Red blood cells made to deliver antibiotics to bacteria

0

A platform based on red blood cells has provided a powerful antibiotic intended to Escherichia coli in a preclinical trial.

For several years, “we have been developing experimental and computational techniques to study how proteins and drugs interact with membranes,” Hannah Krivić, PhD, graduate student, and Maikel C. Rheinstädter, PhD, professor of physics, both at McMaster University in Hamilton, Ontario, Canada, says Medscape Medical News.


From left to right: researchers Sebastian Himbert, Michael Feigis, Hannah Krivić and Maikel Rheinstädter

In Previous work, these researchers studied how antibiotics target bacterial membranes and how these membranes allow the development of antibiotic resistance. Then, they said, “we started to…manipulate the membranes by adjusting their properties [with] synthetic lipid molecules to create “hybrid” membranes, ie functionalized biological membranes with optimized properties.

“We are now using this approach to functionalize red blood cells using them as drug vectors. We optimize these cells to carry certain payloads, such as drug molecules, and anchor proteins in their membranes that target bacteria receptors to deliver that payload selectively and efficiently.

The strategy, they said, “has evolved into a universal red blood cell-based delivery platform that we call ‘smart blood’…which can safely and selectively deliver antibiotics to certain bacterial targets.”

The platform is currently being tested in vitro with in vivo testing expected to begin in early 2023. Their study was published online on September 29 in ACS Infectious Diseases.

Dosage optimization

Polymyxin B (PmB) is one of the few potent antibiotics with promising efficacy against drug-resistant bacteria such as E coli. However, PmB is widely considered a treatment of last resort due to its toxic side effects (which include nephrotoxicity, neurotoxicityand neuromuscular blockade) especially at higher doses.

The researchers hypothesized that targeted delivery of PmB could lead to optimized dosing and potentially reduce the need for higher or repeat doses. In the current study, they tested the smart blood platform’s ability to deliver PmB to E coli.

Creating “erythro-PmB” involves removing the internal components of red blood cells, loading the cells with PmB, and coating the cell membranes (liposomes) with antibacterial antibodies (in this case, anti-E coli).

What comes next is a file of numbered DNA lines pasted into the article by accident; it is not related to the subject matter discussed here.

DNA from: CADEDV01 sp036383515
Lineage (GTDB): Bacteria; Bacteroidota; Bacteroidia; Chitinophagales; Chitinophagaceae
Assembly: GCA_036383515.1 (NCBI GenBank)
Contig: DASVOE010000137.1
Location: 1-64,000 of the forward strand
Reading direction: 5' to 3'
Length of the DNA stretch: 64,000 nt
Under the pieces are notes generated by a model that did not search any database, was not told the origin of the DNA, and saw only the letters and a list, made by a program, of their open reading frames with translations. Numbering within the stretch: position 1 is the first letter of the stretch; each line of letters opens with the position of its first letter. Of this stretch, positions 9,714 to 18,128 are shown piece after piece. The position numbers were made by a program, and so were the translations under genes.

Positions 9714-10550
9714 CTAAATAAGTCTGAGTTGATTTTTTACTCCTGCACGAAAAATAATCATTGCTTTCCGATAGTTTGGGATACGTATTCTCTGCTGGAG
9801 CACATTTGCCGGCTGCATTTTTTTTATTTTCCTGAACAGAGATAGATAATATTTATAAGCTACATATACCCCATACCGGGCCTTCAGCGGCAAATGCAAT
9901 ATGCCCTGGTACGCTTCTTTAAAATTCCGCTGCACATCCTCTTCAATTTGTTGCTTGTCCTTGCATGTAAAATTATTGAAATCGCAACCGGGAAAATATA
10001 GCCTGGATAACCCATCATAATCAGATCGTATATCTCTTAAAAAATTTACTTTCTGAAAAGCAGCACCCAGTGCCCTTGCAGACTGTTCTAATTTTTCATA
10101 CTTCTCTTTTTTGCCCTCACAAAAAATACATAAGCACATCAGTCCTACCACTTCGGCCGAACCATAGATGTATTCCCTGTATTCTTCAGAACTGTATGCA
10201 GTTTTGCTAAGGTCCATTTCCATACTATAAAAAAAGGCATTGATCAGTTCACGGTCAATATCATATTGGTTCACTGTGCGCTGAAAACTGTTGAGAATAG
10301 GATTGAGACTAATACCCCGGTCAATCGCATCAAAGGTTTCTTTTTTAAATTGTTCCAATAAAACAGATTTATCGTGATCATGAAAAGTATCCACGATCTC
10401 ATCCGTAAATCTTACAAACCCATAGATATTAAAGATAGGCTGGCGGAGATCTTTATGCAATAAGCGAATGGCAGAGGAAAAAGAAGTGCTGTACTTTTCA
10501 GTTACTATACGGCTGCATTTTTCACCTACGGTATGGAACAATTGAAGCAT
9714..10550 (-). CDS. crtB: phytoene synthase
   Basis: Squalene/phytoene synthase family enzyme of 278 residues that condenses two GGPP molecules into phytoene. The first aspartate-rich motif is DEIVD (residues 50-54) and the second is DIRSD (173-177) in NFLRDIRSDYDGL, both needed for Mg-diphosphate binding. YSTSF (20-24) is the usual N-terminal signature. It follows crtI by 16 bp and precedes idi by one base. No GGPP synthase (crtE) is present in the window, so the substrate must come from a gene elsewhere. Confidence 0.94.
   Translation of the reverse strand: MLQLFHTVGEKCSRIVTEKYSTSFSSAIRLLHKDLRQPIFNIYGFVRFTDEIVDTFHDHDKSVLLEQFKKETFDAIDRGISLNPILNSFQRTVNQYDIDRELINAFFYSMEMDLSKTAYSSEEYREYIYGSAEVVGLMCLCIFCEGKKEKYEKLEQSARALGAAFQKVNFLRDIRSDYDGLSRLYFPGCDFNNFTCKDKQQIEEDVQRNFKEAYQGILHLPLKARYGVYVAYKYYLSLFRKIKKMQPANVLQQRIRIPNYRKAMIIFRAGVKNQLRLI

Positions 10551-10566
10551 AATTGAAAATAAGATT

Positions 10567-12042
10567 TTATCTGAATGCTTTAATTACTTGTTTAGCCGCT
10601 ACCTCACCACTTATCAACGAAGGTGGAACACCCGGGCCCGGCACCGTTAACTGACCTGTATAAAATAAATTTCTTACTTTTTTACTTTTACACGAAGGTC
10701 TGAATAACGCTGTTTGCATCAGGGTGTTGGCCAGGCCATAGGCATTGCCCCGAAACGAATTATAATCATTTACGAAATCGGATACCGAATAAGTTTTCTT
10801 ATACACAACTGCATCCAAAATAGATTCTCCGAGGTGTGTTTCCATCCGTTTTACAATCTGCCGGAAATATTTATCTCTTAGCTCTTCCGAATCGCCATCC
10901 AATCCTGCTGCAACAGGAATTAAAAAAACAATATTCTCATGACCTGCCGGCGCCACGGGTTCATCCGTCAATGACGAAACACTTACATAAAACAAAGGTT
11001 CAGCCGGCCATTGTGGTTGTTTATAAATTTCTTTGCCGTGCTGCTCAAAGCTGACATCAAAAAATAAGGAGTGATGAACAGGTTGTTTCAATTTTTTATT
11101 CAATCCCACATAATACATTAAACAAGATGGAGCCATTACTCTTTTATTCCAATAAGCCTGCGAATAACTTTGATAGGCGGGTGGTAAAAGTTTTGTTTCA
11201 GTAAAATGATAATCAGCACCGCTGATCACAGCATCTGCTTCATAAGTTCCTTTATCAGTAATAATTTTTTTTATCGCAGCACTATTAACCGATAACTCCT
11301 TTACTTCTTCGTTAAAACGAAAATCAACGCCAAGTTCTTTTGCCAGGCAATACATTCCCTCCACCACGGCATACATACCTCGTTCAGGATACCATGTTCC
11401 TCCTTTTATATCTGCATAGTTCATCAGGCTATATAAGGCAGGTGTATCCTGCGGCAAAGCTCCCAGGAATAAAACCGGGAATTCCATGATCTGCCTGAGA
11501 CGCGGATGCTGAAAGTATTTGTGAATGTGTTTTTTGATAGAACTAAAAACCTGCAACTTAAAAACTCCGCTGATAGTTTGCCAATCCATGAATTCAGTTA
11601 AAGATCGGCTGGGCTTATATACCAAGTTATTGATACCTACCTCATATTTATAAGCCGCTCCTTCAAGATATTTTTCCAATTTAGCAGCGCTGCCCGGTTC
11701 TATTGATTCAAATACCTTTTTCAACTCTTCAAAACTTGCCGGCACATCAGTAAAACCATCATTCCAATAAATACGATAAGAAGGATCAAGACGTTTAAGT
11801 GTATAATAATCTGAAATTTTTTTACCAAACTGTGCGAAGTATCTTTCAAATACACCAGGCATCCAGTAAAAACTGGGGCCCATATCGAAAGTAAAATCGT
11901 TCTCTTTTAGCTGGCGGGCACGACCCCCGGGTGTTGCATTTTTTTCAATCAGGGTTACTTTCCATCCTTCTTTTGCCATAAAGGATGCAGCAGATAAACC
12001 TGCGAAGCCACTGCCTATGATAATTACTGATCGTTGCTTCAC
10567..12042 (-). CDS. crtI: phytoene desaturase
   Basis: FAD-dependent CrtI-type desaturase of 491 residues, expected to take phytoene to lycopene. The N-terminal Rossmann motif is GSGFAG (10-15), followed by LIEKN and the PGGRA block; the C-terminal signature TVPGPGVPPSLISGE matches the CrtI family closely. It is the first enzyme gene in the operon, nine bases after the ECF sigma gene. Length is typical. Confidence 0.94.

In vitro experiments showed that cells could be loaded with PmB and selectively retain and deliver the drug to E coli, without apparent haemolytic activity or nephrotoxicity. Specifically, erythro-PmBs had a loading efficiency of approximately 90% and delivered PmB to E coli with minimum inhibitory concentration (MIC) values ​​comparable to those of free PmB.

“Unlike drug delivery systems based on synthetic carriers, our erythrocytes have high biocompatibility and can remain in circulation in the body for several weeks to provide sustained and targeted drug delivery,” Krivić and Rheinstädter said. “This [profile] can make existing drugs safer, for example by increasing their effectiveness while reducing the dosage required, thereby reducing side effects.

Researchers are currently exploring the smart blood platform’s ability to deliver neurotrophic factors across the blood-brain barrier to potentially treat neurodegenerative diseases. Their approach is identical to that used in the current study, they said, except that in this case, red blood cell membranes are designed to deliver neurotrophic factors specifically to the blood-brain barrier.

“Certainly promising”

David W. Deamer, PhD, research professor of biomolecular engineering at the University of California, Santa Cruz, commented on the study for Medscape Medical News. “It’s certainly promising. Erythro-PmBs have a higher load capacity and longer circulation time than ordinary liposomes used for drug delivery. They can also be prepared with specific antibodies so that the antibiotic is delivered more directly when they bind to bacterial pathogens.



David Deamer PhD

The effect on bacterial growth, however, was tested in a model system, not an actual infection, he said, adding that an important next step will be animal testing. “One of the simplest tests is induced sepsis in mice, which mimics a burst appendix. If erythro-PmBs can effectively treat sepsis, this will be an encouraging sign of their potential therapeutic value. It will also be interesting to see if the antigens responsible for the ABO blood groups are retained on the surfaces of the erythro-PmBs. If this is the case, it may be necessary to match the blood of the donor to that of the recipient.

“Preparing a product for clinical use will require a partnership with a major pharmaceutical company, several years of animal testing, and then several more years of conducting Phase 1, 2 and 3 clinical trials in human patients,” Deamer concluded. .

No commercial funding was disclosed. Krivić, Rheinstädter and Deamer reported no conflicts of interest.

ACS Infect. Say. Published online September 29, 2022. Summary.

Follow Marilynn Larkin on Twitter: @MarilynnL.

For more information, follow Medscape on Facebook, Twitter, instagram, and Youtube.

Share.

About Author

Comments are closed.